We mercifully move on to Aja and BeBe, and the conflict is simple: Aja would like an apology from BeBe about not getting credit for helping with BeBe’s most recent runway outfit, but BeBe doesn’t give her that. No one ever said this was RuPaul’s Best Friends Race. Moving on!
Milk wants an explanation from Kennedy, who is game to give her that. Her feelings are very hurt by Milk knocking her drag, and she also really didn’t care for Milk’s performance in The Bitchelor. Teary-eyed, Kennedy then says what a lot of the queens are thinking: Milk acts like her shit don’t stink and looks down on everyone else. This makes Milk cry gorgeous, Demi Moore–in-Ghost tears as she realizes she has alienated the other girls. We’re gonna go ahead and guess that many more gays will comment on how Milk is beautiful when he cries than sympathize with Kennedy, and we suggest that all those gays go kick rocks because, in this moment, we are Messy Bitches Who Live for Drama.
Thorgy takes us out back and shoots us in the goddamn head by ending this conversation so they can get to preparing for the challenge. Our queens separate into Remaining and Returning girls to put together their respective numbers. The top five deal with a beaten-down Ben, who is extremely distracted and “shook” (the word of this episode) following the Morgan confrontation. Ben is decidedly not a Messy Bitch Who Lives for Drama. She bemoans that the competition is no longer about talent, and we get the sense that in becoming woke to the reality of the reality show she is on, Ben loses some nerve. The girls select a persona, with Ben settling into an emo-goth type to fit her current mood, which is classic Ben in that it’s pretty genius.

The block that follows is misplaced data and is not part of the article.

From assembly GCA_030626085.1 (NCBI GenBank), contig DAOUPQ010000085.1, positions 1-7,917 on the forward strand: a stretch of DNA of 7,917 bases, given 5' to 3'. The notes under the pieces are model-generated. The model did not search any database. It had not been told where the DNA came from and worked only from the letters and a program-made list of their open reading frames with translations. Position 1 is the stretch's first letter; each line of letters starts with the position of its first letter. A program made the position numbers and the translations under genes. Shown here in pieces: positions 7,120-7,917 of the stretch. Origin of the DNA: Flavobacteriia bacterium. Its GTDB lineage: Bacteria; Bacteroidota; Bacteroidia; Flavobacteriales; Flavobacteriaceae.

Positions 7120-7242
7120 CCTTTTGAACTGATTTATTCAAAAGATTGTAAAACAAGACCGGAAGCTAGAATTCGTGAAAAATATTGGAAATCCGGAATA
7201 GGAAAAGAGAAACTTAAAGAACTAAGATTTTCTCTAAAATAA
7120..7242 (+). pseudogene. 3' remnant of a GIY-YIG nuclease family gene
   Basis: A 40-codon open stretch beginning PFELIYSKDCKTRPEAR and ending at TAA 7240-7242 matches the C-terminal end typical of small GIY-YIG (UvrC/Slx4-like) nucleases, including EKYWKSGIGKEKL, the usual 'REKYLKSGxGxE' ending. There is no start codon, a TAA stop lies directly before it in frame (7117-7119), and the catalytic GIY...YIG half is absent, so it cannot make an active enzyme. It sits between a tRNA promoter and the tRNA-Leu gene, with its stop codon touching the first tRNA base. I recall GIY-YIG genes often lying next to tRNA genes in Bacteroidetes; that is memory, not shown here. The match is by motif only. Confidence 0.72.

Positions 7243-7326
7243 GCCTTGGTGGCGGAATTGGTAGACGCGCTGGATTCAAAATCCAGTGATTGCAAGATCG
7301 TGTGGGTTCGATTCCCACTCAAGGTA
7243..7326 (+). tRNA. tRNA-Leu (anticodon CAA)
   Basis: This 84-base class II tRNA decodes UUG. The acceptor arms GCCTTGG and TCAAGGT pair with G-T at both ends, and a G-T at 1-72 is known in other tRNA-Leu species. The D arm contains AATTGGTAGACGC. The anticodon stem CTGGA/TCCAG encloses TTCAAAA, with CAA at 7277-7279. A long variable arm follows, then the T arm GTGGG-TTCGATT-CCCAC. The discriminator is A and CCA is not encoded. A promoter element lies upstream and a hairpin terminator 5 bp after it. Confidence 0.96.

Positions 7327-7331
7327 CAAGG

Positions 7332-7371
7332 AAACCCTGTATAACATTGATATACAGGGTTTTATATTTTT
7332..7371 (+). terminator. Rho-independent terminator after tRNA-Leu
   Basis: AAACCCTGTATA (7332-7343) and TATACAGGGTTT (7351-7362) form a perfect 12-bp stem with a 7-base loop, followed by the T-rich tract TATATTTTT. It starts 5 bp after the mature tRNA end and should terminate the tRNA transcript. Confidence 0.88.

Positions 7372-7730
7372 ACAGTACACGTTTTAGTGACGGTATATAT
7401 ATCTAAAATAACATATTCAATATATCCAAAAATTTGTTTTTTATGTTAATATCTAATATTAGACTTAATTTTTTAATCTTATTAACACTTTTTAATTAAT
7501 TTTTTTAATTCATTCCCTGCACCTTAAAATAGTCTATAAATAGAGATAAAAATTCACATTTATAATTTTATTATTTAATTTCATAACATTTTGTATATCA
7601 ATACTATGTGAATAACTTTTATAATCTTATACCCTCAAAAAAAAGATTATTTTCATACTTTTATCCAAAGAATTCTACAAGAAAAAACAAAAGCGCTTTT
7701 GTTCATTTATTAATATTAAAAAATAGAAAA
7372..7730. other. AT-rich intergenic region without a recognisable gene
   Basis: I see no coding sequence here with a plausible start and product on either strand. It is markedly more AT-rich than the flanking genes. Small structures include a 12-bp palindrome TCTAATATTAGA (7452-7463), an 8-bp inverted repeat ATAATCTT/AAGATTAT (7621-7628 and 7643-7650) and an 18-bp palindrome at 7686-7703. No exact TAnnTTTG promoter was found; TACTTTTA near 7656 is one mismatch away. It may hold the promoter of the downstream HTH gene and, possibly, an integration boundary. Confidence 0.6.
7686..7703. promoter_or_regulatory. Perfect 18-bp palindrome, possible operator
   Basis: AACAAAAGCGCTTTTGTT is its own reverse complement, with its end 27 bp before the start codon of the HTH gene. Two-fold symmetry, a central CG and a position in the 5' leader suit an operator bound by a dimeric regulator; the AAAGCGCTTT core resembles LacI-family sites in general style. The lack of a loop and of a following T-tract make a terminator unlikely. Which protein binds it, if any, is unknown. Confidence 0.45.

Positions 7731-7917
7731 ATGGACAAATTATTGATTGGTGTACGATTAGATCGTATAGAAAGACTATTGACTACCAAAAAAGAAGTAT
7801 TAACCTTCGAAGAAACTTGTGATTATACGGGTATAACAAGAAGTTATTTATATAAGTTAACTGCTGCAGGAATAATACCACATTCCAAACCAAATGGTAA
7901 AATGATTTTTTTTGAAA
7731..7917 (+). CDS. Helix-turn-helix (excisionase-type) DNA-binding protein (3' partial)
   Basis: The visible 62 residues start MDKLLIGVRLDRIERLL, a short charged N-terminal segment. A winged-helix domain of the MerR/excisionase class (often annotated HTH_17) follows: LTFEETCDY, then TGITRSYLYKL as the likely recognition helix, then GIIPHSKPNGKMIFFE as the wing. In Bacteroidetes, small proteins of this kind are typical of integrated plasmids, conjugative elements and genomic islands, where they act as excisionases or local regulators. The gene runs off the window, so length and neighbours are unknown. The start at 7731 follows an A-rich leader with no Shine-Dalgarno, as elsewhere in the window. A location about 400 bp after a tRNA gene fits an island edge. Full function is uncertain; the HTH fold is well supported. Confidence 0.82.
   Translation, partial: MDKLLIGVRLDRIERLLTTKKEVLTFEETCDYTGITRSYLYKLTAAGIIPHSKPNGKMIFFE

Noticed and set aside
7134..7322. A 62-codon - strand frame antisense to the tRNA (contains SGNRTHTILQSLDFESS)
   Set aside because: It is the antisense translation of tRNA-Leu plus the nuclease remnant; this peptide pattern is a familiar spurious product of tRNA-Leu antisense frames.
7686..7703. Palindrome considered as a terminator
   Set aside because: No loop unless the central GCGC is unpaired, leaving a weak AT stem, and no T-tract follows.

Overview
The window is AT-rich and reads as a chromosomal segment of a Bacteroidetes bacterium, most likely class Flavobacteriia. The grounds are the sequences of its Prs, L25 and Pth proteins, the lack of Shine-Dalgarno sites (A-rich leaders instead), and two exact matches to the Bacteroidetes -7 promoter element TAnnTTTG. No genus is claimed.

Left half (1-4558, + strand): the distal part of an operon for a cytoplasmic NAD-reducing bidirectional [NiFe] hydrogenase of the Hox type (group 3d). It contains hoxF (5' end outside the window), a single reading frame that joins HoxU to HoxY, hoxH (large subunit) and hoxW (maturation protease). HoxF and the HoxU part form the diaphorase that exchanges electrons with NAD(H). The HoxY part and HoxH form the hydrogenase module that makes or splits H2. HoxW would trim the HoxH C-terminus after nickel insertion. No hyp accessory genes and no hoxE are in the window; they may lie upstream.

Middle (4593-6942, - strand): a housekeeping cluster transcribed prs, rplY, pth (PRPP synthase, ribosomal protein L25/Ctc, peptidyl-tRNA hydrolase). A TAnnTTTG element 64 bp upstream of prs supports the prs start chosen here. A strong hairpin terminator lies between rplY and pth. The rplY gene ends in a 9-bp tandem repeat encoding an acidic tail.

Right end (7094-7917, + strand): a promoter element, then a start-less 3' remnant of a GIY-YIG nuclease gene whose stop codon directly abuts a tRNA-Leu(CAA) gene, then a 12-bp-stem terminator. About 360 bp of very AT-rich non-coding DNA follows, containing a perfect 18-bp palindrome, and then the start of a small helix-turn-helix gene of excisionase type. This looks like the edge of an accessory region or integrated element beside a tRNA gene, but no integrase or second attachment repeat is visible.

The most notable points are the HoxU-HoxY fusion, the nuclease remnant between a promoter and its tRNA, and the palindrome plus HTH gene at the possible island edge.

In the studio, the contestants are coached on their verses by Adam Lambert and his sparkly jacket. The eliminated queens are first, and Morgan takes to the mic as Bimbo Kitty. Her performance is bland and contains yet more lyrics about how drag queens have penises, except this time it references All Stars 2’s Tatianna. Such artistic growth. Milk does well at the mic, and Aja destroys a rap that sounds damn near professional.
The top-five girls receive an edit that suggests they have a harder time, but a trained viewer can see plainly through it. Adam purposely gives a couple girls a harder time than they deserve, especially Trixie. Have you ever introduced two friends and watched in real time as their chemistry just tanks, even though you really like them both? That’s Trixie Mattel and Adam Lambert. We know they’re both trying to be lighthearted, but they just don’t speak the same language and it ends up reflecting badly on Trixie, who does not have the power in this situation. Ben gets a similar digging-in from Adam, but this show cannot fool us into thinking that BenDeLaCreme isn’t going to slay her performance. Her takes in the studio aren’t bad. Do you hear that, show? You cannot fool us.
In the workroom before the main challenge, Ben and Morgan are able to apologize to each other for past wrongs, with Morgan admitting that she can be confrontational to a fault and Ben hinting that this whole thing just isn’t for her. Prior to the announcement of this season’s cast, it was rumored that it was hard to nail Ben down for the show, especially after giving interviews in which she derided the producers as manipulative and uncaring. We think, in these moments, we’re seeing that same uneasy Ben, one who just really isn’t here for the drama that is Drag Race. She came to show how fierce she was. Having done that with such frequency, perhaps there’s not much left for her to do …
Both girl groups are excellent to watch. The eliminated queens start slow with their performance of “Sitting on a Secret,” as Chi Chi’s Cajun Kitty is unspecific and Morgan’s Bimbo Kitty is average, but once Aja takes center stage, it’s on. Her Lil’ Banjee Kitty is energetic, spirited, and simultaneously feels very Girl Group Member and very Aja. Thorgy gives likely her best and most memorable performance on the season thus far as Cardio Kitty, complete with the shoving of a “secret” right up her own kitten. Milk surprises with a very fun verse, and while it’s not super clear what Milky Kitty is, we’re entertained. Make no mistake, the only two queens who should be in the conversation to return are Aja and Thorgy.